Energy Price Cap: Martin Lewis says people will die this winter, as energy bills could top £10,000

People will die this winter because of the energy price cap rise, Martin Lewis has said.

The consumer champion said the situation is a "genuine social and financial catastrophe that is putting lives at risk", as he predicted a further 51% rise in January.

Mr Lewis told BBC Radio 4's Today Programme: "I've been accused of catastrophising over this situation.

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"Well, the reason I have catastrophised is this is a catastrophe, plain and simple.

Many families will be forced to choose between eating or heating.
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"If we do not get further government intervention on top of what was announced in May, lives will be lost this winter."

The average household's yearly bill will go from £1,971 to £3,549 from October.

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The 4.5 million pre-payment meter customers, who are often the most vulnerable and already in fuel poverty, will see their average annual bill rise to £3,608.

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However, Mr Lewis said many will likely pay much more.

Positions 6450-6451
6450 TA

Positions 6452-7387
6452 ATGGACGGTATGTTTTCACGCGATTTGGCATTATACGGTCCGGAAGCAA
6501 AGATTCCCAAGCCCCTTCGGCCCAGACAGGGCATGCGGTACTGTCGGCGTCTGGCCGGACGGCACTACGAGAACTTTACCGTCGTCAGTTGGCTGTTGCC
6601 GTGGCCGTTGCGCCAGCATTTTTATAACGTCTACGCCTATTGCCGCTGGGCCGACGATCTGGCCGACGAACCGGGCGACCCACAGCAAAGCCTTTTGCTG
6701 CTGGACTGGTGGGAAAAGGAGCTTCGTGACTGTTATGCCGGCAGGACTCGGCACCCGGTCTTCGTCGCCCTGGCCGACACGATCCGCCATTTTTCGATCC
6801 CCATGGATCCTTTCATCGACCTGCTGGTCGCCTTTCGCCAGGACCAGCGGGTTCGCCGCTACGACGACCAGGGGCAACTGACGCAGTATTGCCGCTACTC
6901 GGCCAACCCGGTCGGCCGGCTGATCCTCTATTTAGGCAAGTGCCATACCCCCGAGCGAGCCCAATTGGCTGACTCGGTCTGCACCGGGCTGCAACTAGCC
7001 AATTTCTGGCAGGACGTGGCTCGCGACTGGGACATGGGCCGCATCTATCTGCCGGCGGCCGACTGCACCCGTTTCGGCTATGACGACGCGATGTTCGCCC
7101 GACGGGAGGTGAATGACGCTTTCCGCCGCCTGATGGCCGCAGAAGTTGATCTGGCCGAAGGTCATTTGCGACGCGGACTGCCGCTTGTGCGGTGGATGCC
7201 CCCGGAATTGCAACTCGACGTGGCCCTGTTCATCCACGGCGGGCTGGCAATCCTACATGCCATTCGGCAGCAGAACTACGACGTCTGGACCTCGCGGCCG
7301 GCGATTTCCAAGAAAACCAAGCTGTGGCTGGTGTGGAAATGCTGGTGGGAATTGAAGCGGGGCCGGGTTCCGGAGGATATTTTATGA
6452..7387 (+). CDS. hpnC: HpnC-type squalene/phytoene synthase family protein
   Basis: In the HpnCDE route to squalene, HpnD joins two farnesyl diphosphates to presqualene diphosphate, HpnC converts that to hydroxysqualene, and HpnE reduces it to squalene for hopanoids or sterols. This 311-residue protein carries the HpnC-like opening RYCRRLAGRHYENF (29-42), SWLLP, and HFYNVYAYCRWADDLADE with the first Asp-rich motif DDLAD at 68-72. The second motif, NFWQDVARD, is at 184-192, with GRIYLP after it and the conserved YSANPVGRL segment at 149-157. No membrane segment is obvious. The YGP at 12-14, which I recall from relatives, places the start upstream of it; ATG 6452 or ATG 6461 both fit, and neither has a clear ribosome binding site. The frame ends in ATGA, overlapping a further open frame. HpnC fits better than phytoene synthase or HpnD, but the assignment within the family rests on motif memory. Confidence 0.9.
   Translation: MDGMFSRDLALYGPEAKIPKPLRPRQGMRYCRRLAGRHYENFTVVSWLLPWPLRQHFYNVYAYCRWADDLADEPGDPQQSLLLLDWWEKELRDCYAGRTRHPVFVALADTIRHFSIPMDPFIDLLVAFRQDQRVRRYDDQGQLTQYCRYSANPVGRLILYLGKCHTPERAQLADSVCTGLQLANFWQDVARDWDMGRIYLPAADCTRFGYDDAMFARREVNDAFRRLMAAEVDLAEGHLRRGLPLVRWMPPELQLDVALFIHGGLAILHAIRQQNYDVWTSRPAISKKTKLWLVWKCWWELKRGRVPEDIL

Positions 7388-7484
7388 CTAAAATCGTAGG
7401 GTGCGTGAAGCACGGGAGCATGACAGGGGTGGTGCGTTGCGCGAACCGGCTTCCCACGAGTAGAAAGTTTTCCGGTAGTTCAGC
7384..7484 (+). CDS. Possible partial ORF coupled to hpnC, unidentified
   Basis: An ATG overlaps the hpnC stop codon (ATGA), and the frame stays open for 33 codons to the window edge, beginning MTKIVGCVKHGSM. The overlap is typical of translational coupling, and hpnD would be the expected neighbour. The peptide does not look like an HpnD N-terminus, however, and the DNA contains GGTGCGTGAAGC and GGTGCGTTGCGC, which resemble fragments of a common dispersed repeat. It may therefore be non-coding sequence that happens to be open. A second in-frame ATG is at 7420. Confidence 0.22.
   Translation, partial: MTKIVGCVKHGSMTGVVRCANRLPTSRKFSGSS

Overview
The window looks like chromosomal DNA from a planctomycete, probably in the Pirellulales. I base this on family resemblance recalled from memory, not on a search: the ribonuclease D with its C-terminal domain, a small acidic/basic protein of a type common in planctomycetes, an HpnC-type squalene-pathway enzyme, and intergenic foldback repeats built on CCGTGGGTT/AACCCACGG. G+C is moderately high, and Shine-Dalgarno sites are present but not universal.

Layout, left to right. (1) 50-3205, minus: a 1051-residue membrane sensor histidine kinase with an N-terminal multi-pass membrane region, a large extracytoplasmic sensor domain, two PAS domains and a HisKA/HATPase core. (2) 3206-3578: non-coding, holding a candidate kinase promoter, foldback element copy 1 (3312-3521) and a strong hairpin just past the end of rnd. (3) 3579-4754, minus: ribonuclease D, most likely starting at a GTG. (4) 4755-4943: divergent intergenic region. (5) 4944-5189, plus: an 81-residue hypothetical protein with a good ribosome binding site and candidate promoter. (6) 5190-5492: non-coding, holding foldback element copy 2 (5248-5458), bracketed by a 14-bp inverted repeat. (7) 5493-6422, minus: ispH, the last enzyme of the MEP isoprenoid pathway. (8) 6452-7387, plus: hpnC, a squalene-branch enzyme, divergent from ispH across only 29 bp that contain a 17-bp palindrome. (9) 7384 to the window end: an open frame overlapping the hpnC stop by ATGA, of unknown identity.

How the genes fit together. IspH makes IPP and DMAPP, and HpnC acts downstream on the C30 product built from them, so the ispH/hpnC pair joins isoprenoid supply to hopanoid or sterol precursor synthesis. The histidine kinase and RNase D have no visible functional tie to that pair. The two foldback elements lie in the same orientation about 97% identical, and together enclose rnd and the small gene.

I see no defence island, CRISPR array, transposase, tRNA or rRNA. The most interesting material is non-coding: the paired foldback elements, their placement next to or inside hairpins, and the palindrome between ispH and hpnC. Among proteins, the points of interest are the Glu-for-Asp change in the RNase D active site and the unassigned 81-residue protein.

He said: "You could easily be paying £5,000 or £10,000 a year if you have high usage.

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"I worry terribly for some of those who have disabled children or disabilities themselves who need lots of electrical equipment to keep their houses warm because of medical conditions."

Ofgem's chief executive, Jonathan Brearley, warned of the hardship energy prices will cause this winter.

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Mr Lewis said prices for many will be "unaffordable" in January.

He added: "The prediction now in January is up another 51% on top of where we are now and that would take a typical bill and direct debit to £5,386 a year."

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Mr Lewis said a movement to refuse to pay energy bills is "growing", as he called on the next prime minister to spend billions on tackling the crisis.

He said: "We must hope that once we have somebody in place, they will come up with a robust strong policy that we can all get behind that feeds people and heats people so we don't have people dying because of these price cuts these winters."

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The money saving expert added: "I suspect if it isn't in place, then people coming from the Don't Pay movement are going to become a louder voice in this country."

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